Andy Bathgate

Andy Bathgate is one of the NHL's greatest players ever to grace a sheet of NHL ice, yet it is amazing that he even played hockey after suffering a horrific injury in juniors.

In 1951, while playing with the Guelph Juniors, he received a check that severely damaged his left knee. A steel plate was fixed beneath the kneecap yet it plagued him throughout his career. Despite this, he missed only five games in more than eleven seasons with the New York Rangers.

Even though this undoubtedly limited Bathgate's play, his immense talent prevailed. Bathgate was named twice to the NHL's first and twice to the second All-Star teams. He undoubtedly would have made it more times except that his principal rivals were Gordie Howe, Boom Geoffrion and Maurice Richard.

Andy was never much of a backchecker or a physical player, but when he had the puck there were none better. He could weave his way through a team single-handedly, and possessed one of the hardest shots ever witnessed

Bathgate enjoyed his greatest season in 1958-59 when he scored 40 goals and 88 points and won the Hart Trophy as the league's MVP. In 1961-62 he tied Bobby Hull for the league lead in scoring, though Hull got the Art Ross trophy because he scored more goals.

Bathgate was a less charismatic version of Hull. He was a smooth skater and a deft puckhandler, but he too was known for his heavy shot. In fact some say it was Bathgate, not Hull or Geoffrion who perfected the slap shot. Regardless, his shot was feared around the league. It was his shot that hit Montreal goalie Jacques Plante in the face and saw witness to the birth of the goalie mask in the National Hockey League.

Being the first true hockey superstar since the days of Frank Boucher and brothers Bill and Bun Cook, Bathgate was the toast of Manhattan. He was the first Rangers player ever to appear on the cover of Sports Illustrated. His penalty shot goal against Detroit on March 14th, 1962 that all but assured the Rangers of a playoff spot is still talked about by the old time hockey fans in the city.

Andy was traded to Toronto in 1963-64. It is in Toronto that Andy earned his only Stanley Cup ring. He was later acquired by Detroit, then by Pittsburgh in the 1967 expansion draft.

In total, Handy Andy Bathgate played in 1069 games, scoring 349 goals and 973 points. He was included in Hockey's Hall of Fame in 1978. He briefly played and coach in Switzerland and the WHA following retirement from the National League.

Bathgate stayed in Southern, Ontario upon his departure from the ice. His new passion became golf, and he ran a golf facility in Mississauga for years.


Anonymous,  5:45 PM  

The fact that the Ranger's have not retired Bathgate's number borders on criminality

Joseph 11:50 AM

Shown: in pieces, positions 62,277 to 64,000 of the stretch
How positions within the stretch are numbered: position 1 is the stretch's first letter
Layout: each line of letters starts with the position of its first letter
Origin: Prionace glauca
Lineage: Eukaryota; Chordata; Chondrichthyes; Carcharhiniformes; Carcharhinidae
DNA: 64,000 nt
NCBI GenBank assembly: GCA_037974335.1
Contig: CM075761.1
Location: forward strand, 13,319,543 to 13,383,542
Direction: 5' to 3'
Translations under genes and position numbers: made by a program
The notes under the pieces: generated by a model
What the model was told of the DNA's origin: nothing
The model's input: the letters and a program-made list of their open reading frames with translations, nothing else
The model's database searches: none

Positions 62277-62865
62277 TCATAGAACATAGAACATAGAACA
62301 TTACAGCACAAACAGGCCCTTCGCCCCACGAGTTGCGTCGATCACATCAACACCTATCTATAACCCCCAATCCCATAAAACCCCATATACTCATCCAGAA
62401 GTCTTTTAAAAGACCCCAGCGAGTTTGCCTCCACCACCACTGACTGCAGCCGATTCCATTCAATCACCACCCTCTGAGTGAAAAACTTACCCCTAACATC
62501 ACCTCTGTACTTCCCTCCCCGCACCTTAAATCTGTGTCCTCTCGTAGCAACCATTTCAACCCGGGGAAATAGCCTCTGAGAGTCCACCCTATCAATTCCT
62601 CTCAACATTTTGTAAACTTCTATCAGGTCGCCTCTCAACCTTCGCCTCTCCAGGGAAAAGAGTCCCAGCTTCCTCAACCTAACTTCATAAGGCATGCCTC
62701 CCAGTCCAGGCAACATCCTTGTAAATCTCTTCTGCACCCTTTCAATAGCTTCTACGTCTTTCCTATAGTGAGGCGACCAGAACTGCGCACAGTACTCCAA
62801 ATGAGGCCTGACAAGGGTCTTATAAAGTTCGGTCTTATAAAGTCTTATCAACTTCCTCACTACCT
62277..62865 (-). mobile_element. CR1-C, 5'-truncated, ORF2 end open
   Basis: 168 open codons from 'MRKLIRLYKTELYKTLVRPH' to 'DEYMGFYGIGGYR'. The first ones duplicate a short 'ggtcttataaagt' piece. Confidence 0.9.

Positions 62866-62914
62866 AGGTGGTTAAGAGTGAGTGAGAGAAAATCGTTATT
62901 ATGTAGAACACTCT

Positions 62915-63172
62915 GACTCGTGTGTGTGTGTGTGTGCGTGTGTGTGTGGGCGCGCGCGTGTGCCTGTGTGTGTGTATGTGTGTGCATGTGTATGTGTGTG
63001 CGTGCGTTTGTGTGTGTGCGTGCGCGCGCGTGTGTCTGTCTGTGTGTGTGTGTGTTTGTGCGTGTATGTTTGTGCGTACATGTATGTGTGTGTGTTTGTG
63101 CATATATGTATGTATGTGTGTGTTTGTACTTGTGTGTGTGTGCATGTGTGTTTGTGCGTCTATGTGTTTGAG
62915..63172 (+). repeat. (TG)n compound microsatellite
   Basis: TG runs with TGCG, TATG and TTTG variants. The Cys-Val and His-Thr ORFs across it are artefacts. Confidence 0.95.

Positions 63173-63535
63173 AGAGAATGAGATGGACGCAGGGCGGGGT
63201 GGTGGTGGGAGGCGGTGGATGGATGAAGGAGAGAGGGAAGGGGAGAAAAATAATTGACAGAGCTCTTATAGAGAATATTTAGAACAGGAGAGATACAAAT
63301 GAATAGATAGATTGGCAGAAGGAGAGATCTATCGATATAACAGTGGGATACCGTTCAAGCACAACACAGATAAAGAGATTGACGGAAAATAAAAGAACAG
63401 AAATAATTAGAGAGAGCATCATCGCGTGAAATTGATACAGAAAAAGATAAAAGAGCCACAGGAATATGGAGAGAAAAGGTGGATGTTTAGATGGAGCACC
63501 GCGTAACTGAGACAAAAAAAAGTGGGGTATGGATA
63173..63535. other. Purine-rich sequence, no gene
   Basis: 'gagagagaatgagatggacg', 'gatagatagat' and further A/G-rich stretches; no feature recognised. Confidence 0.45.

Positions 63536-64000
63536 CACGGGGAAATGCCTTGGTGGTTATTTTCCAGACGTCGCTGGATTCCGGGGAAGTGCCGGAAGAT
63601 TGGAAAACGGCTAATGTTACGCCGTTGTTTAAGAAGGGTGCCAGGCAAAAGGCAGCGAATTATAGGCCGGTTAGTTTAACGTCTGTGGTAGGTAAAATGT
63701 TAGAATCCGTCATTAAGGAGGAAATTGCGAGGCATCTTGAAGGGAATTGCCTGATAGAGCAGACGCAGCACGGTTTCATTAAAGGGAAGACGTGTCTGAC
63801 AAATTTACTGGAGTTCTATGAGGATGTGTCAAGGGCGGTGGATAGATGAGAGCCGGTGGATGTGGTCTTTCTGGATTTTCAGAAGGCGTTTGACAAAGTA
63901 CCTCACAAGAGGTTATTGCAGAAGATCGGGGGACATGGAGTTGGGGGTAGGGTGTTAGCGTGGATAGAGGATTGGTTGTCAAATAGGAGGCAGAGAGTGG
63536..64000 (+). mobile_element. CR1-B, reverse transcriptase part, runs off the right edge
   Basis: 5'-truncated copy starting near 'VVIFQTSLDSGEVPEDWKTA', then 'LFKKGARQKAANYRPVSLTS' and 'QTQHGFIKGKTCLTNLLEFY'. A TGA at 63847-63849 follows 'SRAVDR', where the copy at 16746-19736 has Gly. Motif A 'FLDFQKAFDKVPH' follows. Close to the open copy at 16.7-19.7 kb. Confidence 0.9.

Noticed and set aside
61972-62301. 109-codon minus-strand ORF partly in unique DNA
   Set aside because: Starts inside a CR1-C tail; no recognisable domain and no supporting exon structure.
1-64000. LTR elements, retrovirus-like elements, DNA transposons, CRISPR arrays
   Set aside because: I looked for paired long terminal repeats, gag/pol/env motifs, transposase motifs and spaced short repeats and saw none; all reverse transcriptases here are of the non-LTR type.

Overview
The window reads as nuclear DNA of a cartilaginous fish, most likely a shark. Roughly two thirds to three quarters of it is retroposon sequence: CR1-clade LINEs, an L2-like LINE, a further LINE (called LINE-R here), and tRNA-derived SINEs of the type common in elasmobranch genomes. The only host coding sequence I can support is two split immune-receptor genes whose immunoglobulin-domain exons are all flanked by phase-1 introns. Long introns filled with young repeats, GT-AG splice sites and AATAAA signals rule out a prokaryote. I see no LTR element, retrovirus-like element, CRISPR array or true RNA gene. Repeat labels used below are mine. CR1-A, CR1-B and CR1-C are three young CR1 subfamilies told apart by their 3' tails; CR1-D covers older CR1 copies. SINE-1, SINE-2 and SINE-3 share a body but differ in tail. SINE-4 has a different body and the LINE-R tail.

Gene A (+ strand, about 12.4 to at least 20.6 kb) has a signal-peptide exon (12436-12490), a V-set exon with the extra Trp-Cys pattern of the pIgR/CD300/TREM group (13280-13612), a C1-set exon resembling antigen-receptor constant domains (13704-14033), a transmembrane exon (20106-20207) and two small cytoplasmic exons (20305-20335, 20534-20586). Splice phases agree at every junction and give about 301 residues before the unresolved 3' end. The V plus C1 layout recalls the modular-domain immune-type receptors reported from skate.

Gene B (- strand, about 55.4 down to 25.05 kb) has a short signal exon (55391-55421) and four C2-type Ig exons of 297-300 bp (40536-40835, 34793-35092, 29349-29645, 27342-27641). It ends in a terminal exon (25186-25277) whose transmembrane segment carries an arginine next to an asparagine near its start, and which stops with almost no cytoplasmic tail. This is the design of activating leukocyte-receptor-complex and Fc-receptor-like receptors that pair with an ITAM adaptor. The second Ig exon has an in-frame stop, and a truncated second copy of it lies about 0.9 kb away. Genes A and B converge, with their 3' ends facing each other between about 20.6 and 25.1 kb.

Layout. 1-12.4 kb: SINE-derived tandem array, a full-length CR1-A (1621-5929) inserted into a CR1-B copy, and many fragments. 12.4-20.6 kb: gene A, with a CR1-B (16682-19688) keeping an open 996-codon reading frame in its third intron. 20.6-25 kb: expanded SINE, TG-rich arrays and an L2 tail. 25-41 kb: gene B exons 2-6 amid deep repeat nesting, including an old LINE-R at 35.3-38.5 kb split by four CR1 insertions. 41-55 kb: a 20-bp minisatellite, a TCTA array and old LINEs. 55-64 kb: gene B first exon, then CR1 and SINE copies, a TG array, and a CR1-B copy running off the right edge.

How can someone read the bio above, and not agree that Andy Bathgate deserves to properly honored by the New York Rangers? If it's too much to ask that the No.9 be raised in his honor, can't we at least have a big banner hanging from the rafters with his name? Do the same for Howell, Ratelle, Boucher and Bill Cook - for starters.

Anonymous,  8:47 AM  

and now he will in February 2009...Congrats to Mr. Bathgate.

Anonymous,  7:58 PM  

Without a doubt the most underrated player of the Original Six. He was super smooth, possessed a great shot and despite the fact that he played during his earlier years on a mediocre New York Rangers team, he managed to put up big numbers for the time. He even beat out Gordie Howe for All Star right winger at one time. The Rangers should be ashamed of themselves for not retiring his #9 jersey. Truly one of the greats to have ever laced up the blades.

Greg G 7:47 AM  

I could not agree more with the last blogger, that Andy Bathgate was the most underrated player of his time! Great right wing and one of the players I tried to emulate growing up. His book "Andy Bathgate's Hockey Secrets" was my favorite instructional hockey book and I still have it. Compliments of my mom on my 15th birthday. So glad the Rangers are finally going to give him his due! Another #9 goes to the rafters. Congratulations Andy!

Anonymous,  5:09 PM  

Andy Bathgate from 1956 season to 1964,,,,had more points than any player in the NHL....Classy, smooth, great slapshot....He wins the Hart Trophy and his team didnt even make the playoffs...If Andy hadnt knee probs and played for a better team,people wouldnt be talking about Howe, Jean B, Hull so much...People check out his stats with other players for those yrs....Just a tremendous gifted player.....AMEN...

Unknown 11:03 AM  

Andy Bathgate is a TRUE Hall of Famer..Putting up a banner is about time...long overdue...

Anonymous,  11:32 PM  

What really borders on criminality
is the fact that the Rangers retired #9 in honor of Adam Graves before honoring Bathgate.

Gary Elliott,  7:20 AM  

Andy Bathgate was my favorite player in the NHL and becasue of him I am still a New York Ranger fan.
He was amazing, scoring in 11 consecutive games, that lasted until Gretzky broke it, and his hard shot once took Jacque Plantes glove off leaving it and the puck in the net.

My hero no doubt.

Anonymous,  2:42 PM  

Bathgate was the smoothest of the smooth and the most under-rated player ever to play the game. Although he was on a lacklustre Rangers team for most of his earlier years, he still managed to be consistently among the top point-getters in the league. A great player who was a pleasure to watch.

nick mattiacci 4:10 PM  

Brought my son to get Andy's autograph a few years ago before he passed. Mr. Bathgate asked my son if he played hockey & what postion? Nick said yes right wing. Andy told him next time you are coming in on the net shoot for the head! lol priceless RIP Andy.........

  © Blogger templates Newspaper III by 2008

Back to TOP